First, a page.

Edited by Hans Boersma and Matthew Levering
Oxford, U.K., 2015
736 pp. | $150
The Oxford Handbook of Sacramental Theology is an ambitious project seeking to overview biblical, historical, dogmatic, and philosophical issues related to sacramental doctrine. The co-editors of the volume, Hans Boersma (J.I. Packer Professor of Theology at Regent College) and Matthew Levering (Perry Family Foundation Professor of Theology at Mundelein Seminary), describe the purposes of the Handbook as threefold: historical, ecumenical, and missional.
In terms of structure, the Handbook is divided into six parts. The first part grounds the sacraments in Scripture, parts two, three, and four trace the sacraments through history, part five concerns dogmatic approaches, and part six is about philosophical and theological issues. Of these, the historical entries receive the lion’s share of space, with twenty-eight (or about two-thirds) of the total forty-four chapters being dedicated to such matters. So much of the Handbook is allocated to historical issues in order to trace the development of sacramental theology, and to fairly present “the diverse ways in which believers have construed the sacraments” (p. 1).
In scanning the totality of the volume, it is clear that the work is intentionally ecumenical, with contributors from Catholic, Orthodox, and Protestant backgrounds. The list of contributors to the Handbook reads as a veritable who’s who of biblical scholars, philosophers and theologians (both historical and systematic). Those who have penned chapters include Walter Moberly, Craig A. Evans, Richard Bauckham, Luke Timothy Johnson, Lewis Ayres, Michael Allen, Scott R. Swain, George Hunsinger, Thomas Joseph White, Khaled Anatolios, and Peter J. Leithart.
As regards the missional purpose of this work, the editors maintain that a historical and ecumenical perspective on sacramental theology ought to carry with it “a sense of the gospel as something not simply for the churches but something to be shared” (p. 3). This missional emphasis stems from the notion that the doing of sacramental theology is no mere end in itself. Rather, thinking well about the sacraments has practical implications for how God’s people seek to carry the gospel beyond the walls of the church.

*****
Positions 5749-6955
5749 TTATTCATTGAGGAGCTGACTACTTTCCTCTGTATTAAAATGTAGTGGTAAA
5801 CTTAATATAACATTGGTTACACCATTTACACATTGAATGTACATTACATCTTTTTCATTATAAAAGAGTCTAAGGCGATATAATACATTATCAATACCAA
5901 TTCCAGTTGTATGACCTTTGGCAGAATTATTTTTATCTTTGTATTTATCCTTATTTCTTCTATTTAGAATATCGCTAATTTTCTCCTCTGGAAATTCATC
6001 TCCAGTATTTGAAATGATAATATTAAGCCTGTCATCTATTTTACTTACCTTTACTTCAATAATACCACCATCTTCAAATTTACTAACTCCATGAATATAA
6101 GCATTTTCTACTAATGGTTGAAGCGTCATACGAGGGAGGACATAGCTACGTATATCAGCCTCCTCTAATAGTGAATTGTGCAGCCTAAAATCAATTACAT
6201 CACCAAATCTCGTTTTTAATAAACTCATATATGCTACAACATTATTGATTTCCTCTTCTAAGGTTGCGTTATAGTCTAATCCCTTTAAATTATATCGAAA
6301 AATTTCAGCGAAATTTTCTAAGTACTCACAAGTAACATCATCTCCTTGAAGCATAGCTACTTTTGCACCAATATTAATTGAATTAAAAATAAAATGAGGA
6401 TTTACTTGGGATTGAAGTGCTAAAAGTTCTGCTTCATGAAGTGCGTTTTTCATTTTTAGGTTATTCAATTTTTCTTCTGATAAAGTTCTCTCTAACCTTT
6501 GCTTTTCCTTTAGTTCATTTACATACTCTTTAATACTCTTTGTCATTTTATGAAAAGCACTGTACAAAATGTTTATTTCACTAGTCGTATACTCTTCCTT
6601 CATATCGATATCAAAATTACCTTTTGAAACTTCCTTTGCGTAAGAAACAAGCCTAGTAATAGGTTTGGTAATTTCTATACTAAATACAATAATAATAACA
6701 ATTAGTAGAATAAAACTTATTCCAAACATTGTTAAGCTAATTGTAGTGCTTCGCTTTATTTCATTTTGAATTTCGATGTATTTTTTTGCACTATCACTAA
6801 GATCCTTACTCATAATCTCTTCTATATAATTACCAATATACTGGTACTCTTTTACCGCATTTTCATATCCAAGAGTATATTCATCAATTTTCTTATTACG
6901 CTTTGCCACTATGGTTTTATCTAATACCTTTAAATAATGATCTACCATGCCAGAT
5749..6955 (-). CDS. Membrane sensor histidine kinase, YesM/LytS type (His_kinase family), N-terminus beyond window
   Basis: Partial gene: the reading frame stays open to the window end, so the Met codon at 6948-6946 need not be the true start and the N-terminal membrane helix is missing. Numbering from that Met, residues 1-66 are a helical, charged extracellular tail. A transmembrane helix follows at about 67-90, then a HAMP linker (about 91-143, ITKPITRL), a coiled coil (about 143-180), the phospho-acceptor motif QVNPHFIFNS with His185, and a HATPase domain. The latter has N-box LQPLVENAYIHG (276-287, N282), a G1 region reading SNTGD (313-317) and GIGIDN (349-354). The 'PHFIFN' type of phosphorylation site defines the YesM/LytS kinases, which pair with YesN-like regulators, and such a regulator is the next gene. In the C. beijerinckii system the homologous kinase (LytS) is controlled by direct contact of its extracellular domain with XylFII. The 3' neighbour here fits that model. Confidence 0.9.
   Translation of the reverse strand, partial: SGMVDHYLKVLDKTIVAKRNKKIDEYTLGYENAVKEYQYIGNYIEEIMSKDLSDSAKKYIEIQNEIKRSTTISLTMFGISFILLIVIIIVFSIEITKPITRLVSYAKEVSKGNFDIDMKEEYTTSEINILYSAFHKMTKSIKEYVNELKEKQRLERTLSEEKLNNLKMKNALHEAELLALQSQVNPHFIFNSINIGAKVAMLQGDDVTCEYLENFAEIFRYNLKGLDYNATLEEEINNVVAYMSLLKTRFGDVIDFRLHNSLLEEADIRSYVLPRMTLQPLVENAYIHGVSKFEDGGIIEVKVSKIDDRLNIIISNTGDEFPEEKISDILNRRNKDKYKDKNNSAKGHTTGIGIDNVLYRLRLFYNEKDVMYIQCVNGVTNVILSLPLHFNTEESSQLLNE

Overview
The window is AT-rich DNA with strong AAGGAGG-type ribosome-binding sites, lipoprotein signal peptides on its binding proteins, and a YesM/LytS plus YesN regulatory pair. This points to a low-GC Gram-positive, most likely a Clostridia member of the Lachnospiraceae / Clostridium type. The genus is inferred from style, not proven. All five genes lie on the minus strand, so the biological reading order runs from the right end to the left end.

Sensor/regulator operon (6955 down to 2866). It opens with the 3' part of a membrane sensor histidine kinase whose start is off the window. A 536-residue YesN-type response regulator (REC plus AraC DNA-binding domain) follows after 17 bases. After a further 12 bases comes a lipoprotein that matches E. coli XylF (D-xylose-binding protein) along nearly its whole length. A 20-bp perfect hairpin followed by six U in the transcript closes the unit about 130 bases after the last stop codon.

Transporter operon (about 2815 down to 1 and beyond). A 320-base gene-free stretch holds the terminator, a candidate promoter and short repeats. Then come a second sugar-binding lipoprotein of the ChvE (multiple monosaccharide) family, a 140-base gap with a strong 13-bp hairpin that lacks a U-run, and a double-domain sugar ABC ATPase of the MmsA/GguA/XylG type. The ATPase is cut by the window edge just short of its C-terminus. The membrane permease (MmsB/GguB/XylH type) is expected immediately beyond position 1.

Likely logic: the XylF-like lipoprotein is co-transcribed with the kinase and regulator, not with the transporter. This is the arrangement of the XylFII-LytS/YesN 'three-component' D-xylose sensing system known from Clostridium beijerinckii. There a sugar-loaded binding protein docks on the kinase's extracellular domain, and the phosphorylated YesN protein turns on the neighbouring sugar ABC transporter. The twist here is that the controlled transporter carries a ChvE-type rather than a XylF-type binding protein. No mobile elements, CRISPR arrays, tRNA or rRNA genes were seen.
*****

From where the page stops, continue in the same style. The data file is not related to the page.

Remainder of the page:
With these more general statements having been made, I would like to highlight a few of the standout sections that readers should take special note of:
- Edith Humphrey’s chapter on sacrifice and sacrament is superb. In it, she gives a concise yet thorough historical overview of how sacramental theology is construed within various traditions.
- Andrew Louth’s chapter is also of interest, where he traces late Patristic developments in sacramental theology in the East. He contends that up until the end of the fourth century, the focus is on baptism, but at the beginning of the fifth century the focus moves to the Eucharist.
- Scott Swain argues in his chapter on Lutheran and Reformed sacramental theology that to place the blame on the Reformation and its traditions for the desacramentalizing of the Western mind is not quite fair. He notes that Lutheran and Reformed theologians have regularly drawn upon a wealth of patristic and medieval sacramental resources in their writings.
- The overviews of Protestant sacramental theology by both Martha L. Moore-Keish and George Hunsinger gave some helpful categories for thinking about the nature of sacraments, and how Protestants have conceived of the real presence of Christ in the Lord’s Supper.
- David Brown’s chapter provided some helpful points about lagging attitudes for a sacramental world in modern Western society.
In terms of ways in which this Handbook could have been improved, I do wish this volume had provided a categorization or definition of sacramental theology (either in the introduction, or in a chapter dedicated to this task). A definition of ‘sacramental theology’ is hard to come by due to the various views on the sacraments in the different traditions. Still, that is precisely why a chapter on how diverse traditions conceive of the nature of sacrament theology would have been helpful: it would serve to provide some Velcro for readers as they parse through the various interpretations of the sacraments within the Handbook.
Overall, with the minor critique noted above, this resource would make an excellent contribution to the library of anyone interested in the topic of sacramental theology. In the final analysis, the Handbook lives up to the stated purposes of the editors, namely, to provide a historical, ecumenical, and missional treatment of the subject at hand.
About Patrick Schreiner
Patrick Schreiner is Assistant Professor of New Testament Language and Literature at Western Seminary. He completed his Master of Divinity and Doctor of Philosophy at The Southern Baptist Seminary. In addition to his pastoral ministry experience, Patrick also enjoys writing. You can follow Patrick's journey and his thinking online at his blog, Ad Fontes. You can also follow him on Twitter.